Because it is fundamentally wrong to deprive millions of people of their freedom, and ultimately, that is why Israel must end the occupation. As long as it doesn’t, the sort of corruption taking root in Israel, and manifesting itself in the xenophobia of Avigdor Lieberman and the abusive behavior of the soldier in the latest video, will spread—because ongoing immoral actions breed more and more shocking immediate ones.

By | 2010-10-05T03:25:00-04:00 October 5th, 2010|Blog|6 Comments


  1. Anonymous October 7, 2010 at 3:30 am - Reply

    Hi Mitchell,

    Thanks for this.

    I’m confused about what writing you are doing is getting posted on the Meretz-USA website.

    For example, is there a reason for Meretz-USA not to post your critique of ATFP’s recent actions and agreement with MJ Rosenberg (
    which runs counter to Ralph’s defense of ATFP?



  2. Ron Skolnik October 7, 2010 at 1:56 pm - Reply

    As you’ll see on the upper-right-hand side of the page, the Meretz USA blog includes 13 different contributors – some of whom post more frequently, while others do so less often.

    Like our other bloggers, Mitchell posts his own writings – they do not ‘get posted’ by anyone else; and they’re certainly not pre-approved by any central body. So it’s Mitchell’s decision what he chooses to post on this blog, and what elsewhere, though personally I would have been delighted if he’d have posted his thoughtful piece on ATFP on the Meretz USA blog.

    Overall, our blog is intended to be a platform for discussion of issues related to Israel and the American Jewish community by people who care about Israel, peace, human rights, democracy, religious pluralism, social justice, etc.

    As befits such a conversation, you’ll find varying nuances, differing perspectives and even contradictory conclusions here. This is exactly as it should be – so there would be no problem at all in having our blog offer varying takes on a particular issue. We welcome it, as long as the dialogue is conducted with tolerance and respect.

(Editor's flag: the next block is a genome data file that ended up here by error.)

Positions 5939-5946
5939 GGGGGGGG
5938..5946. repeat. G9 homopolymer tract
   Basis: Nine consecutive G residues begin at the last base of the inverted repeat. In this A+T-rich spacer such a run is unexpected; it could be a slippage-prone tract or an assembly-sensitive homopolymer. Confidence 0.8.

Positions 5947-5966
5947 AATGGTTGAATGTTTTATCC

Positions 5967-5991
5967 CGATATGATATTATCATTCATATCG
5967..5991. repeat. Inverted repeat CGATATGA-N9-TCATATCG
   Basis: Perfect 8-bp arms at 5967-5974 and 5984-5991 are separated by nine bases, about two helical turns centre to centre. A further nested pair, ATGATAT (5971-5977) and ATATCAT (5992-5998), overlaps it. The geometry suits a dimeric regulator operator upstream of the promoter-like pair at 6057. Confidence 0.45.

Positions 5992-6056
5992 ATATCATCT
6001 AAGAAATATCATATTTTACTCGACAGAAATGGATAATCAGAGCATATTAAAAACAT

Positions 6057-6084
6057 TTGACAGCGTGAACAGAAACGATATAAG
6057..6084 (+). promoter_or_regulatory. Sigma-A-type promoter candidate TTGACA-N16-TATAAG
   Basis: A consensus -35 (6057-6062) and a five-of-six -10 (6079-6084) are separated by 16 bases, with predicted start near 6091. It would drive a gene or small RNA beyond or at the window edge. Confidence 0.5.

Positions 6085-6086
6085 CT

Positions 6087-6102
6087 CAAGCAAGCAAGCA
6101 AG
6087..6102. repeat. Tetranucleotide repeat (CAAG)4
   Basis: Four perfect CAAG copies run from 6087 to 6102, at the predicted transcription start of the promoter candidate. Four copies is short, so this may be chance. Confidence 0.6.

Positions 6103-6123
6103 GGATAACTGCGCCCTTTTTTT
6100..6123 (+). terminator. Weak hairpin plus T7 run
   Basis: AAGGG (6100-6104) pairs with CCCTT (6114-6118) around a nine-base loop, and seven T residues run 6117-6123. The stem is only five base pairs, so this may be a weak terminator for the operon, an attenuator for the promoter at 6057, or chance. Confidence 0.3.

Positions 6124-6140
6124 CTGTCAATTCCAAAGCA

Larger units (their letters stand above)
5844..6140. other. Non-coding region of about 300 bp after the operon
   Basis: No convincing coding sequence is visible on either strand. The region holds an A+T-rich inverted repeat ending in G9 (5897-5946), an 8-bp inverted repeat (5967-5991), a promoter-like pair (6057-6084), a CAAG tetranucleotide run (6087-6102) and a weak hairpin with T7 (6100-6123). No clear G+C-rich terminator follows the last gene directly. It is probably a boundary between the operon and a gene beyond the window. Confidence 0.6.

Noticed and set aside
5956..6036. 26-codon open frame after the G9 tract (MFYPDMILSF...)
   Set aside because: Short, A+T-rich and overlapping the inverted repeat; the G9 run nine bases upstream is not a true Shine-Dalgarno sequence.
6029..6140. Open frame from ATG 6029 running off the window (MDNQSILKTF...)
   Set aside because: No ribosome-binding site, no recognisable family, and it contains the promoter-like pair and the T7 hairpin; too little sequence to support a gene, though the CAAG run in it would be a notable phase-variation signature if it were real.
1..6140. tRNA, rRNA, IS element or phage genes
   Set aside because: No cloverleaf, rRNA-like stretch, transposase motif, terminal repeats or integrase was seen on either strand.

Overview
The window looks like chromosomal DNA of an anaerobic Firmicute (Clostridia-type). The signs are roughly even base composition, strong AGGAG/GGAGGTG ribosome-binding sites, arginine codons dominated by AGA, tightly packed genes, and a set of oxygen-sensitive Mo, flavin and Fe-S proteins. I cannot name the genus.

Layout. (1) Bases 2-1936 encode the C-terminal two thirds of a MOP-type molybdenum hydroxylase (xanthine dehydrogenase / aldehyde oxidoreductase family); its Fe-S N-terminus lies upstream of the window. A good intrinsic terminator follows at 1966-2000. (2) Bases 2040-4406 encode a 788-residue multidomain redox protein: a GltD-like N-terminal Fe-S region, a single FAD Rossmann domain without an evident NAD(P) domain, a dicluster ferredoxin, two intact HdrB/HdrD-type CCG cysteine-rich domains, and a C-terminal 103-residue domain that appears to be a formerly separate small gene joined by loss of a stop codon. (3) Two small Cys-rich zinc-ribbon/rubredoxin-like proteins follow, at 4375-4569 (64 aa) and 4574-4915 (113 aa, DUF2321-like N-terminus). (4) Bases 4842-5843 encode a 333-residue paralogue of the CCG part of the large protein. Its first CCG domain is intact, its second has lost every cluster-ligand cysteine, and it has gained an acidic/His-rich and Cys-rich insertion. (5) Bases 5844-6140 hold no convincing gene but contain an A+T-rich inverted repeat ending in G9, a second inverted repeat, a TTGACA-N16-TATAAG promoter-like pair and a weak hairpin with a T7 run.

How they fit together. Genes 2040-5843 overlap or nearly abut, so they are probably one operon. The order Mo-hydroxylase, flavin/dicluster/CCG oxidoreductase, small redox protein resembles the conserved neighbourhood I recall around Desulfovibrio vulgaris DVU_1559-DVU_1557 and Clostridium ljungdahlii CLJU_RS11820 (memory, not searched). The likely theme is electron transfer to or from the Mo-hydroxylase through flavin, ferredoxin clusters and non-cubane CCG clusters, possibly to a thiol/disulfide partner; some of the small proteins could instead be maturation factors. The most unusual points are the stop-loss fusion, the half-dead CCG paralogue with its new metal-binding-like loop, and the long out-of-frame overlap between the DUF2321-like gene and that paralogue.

Thank you for you question,

    Ron Skolnik
    Executive Director
    Meretz USA

  3. Ralph Seliger October 7, 2010 at 2:18 pm - Reply

    Ted has been helpful in providing the link to Mitchell’s commentary on the ATFP’s meeting with TIP. Mitchell’s analysis is thoughtful, nuanced and respectful in his disagreement with the ATFP’s decision to meet with TIP.

    Dare I hope that it serve as an instructive model for Ted on how to disagree in a civil and constructive manner?

  4. Anonymous October 7, 2010 at 5:18 pm - Reply

    Hi Ron,

    Thanks for your clarification.

    However, I would expect that you are the person who can provide clarity on Meretz-USA’s position on this issue.

    What is Meretz-USA’s relationship with ATFP (a Washington-based group that is condemned by many Palestinians and supporters of Palestinian rights)?

    How do you feel about ATFP’s collaboration with The Israel Project, a group which, as MJ Rosenberg points out, has made many bigoted statements about Palestinians and whose commitment to any form of co-existance on the basis of equality must therefore be seriously questioned?

    Thanks again,


  5. Ron Skolnik October 8, 2010 at 6:35 pm - Reply


    Since you’re asking me as a representative of Meretz USA, I will say that we’ve cooperated with ATFP on occasion in the past, maintain cordial relations with the organization today, and look forward to working together in the future, when appropriate, based on a shared commitment to a negotiated two-state solution to the Israel-Palestine conflict. We’ve issued no position on the question of ATFP’s dialogue with The Israel Project, or any other organization, nor do I expect us to do so.

    I have several thoughts on the issue, which I might blog about separately as an individual commentator, but since you’ve asked about the formal Meretz USA position, I don’t want to mix up the two here.


  6. Mitchell Plitnick October 9, 2010 at 1:22 am - Reply

    Dear Ted,

    As Ron said, I do choose which of my pieces to post on Meretz USA’s blog. My criteria are my own and I want to be really clear that neither Ron nor anyone else from Meretz USA has put any restrictions or guidelines on what I put up here whatsoever. It’s completely up to me.

    Palestine Note, which also does carry my writings, is a blog aggregator and they simply put up the pieces they pick from my blog, The Third Way, which you can find at But I have not yet written an original piece for P-Note. The pieces I post are linked at my blog, but only appear in full here–again, because that’s the way I chose to do it.

    I also would stress, since it helps me be free in what I do choose to post here, that I am not a representative in any sense of Meretz USA, and I’m glad, Ted, that you realized right away that my view on any matter, the ATFP issue or any other, may or may not be the same as Meretz’s.

    Thanks for reading!